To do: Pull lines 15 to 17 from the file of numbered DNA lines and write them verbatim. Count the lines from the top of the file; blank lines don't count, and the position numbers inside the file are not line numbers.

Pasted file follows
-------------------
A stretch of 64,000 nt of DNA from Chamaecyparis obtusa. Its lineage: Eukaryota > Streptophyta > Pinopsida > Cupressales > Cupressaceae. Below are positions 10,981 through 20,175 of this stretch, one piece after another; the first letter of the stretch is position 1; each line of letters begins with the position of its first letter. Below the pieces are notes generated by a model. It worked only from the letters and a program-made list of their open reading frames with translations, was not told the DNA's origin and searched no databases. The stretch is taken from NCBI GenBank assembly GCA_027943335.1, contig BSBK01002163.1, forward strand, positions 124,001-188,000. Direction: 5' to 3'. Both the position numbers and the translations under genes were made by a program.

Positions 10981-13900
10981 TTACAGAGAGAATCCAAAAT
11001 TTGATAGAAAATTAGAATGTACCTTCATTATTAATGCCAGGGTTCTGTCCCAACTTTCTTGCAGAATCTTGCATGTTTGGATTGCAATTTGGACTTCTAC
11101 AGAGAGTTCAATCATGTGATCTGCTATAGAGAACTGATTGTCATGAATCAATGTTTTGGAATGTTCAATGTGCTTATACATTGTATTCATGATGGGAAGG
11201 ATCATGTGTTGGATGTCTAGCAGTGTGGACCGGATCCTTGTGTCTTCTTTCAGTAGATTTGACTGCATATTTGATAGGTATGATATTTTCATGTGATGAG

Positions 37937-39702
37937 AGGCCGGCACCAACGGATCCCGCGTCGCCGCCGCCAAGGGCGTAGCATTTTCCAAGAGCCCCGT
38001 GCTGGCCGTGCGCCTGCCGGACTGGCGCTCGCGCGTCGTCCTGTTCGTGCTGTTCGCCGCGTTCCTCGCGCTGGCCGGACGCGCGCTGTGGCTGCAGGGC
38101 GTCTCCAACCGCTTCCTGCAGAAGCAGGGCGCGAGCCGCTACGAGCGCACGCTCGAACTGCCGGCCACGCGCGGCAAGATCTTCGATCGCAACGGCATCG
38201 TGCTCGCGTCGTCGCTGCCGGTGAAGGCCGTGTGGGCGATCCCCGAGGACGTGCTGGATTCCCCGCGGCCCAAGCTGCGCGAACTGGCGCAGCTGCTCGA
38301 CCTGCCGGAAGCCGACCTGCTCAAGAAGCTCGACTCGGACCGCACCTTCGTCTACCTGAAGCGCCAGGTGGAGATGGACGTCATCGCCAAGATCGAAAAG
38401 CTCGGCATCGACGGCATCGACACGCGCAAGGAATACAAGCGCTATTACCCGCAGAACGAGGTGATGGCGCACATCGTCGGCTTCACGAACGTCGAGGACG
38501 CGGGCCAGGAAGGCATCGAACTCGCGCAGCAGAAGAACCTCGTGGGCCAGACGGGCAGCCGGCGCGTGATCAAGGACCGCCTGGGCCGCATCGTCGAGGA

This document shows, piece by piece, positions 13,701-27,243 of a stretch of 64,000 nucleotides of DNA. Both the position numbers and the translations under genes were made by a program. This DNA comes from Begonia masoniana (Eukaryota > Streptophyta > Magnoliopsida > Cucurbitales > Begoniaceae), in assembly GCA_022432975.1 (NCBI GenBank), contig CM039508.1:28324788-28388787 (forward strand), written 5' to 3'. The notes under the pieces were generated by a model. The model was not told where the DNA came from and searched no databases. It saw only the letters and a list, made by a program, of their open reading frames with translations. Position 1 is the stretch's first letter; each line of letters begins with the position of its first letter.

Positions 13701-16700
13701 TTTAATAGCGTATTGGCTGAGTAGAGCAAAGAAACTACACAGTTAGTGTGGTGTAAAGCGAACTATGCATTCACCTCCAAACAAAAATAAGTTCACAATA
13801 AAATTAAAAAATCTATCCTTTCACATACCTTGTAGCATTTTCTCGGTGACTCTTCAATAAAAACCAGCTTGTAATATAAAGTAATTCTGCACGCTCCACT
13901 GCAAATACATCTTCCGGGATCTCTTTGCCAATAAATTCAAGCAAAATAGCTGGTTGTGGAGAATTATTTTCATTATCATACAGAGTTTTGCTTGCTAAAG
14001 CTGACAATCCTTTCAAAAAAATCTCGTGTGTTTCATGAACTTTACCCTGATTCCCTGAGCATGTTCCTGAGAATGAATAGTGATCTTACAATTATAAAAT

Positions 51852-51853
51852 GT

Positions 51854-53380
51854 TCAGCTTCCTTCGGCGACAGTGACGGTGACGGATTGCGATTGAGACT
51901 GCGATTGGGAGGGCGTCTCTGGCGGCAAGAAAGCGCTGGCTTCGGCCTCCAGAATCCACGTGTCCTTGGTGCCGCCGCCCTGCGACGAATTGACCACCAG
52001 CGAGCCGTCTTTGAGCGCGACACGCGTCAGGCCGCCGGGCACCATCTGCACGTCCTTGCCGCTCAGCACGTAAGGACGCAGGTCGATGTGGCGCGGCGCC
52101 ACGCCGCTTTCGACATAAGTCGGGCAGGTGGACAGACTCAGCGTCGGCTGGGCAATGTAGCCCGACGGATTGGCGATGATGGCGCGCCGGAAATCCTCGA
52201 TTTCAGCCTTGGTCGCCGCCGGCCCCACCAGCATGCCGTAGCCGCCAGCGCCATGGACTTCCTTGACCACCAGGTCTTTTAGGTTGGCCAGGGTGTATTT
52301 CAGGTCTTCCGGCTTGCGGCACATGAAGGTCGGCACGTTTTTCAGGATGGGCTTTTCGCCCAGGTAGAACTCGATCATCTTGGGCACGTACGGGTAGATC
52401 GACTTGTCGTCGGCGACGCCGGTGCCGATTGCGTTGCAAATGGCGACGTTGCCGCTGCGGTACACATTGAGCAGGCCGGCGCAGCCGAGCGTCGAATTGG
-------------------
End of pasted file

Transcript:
This document shows, piece by piece, positions 13,701-27,243 of a stretch of 64,000 nucleotides of DNA. Both the position numbers and the translations under genes were made by a program. This DNA comes from Begonia masoniana (Eukaryota > Streptophyta > Magnoliopsida > Cucurbitales > Begoniaceae), in assembly GCA_022432975.1 (NCBI GenBank), contig CM039508.1:28324788-28388787 (forward strand), written 5' to 3'. The notes under the pieces were generated by a model. The model was not told where the DNA came from and searched no databases. It saw only the letters and a list, made by a program, of their open reading frames with translations. Position 1 is the stretch's first letter; each line of letters begins with the position of its first letter.

Positions 13701-16700
13701 TTTAATAGCGTATTGGCTGAGTAGAGCAAAGAAACTACACAGTTAGTGTGGTGTAAAGCGAACTATGCATTCACCTCCAAACAAAAATAAGTTCACAATA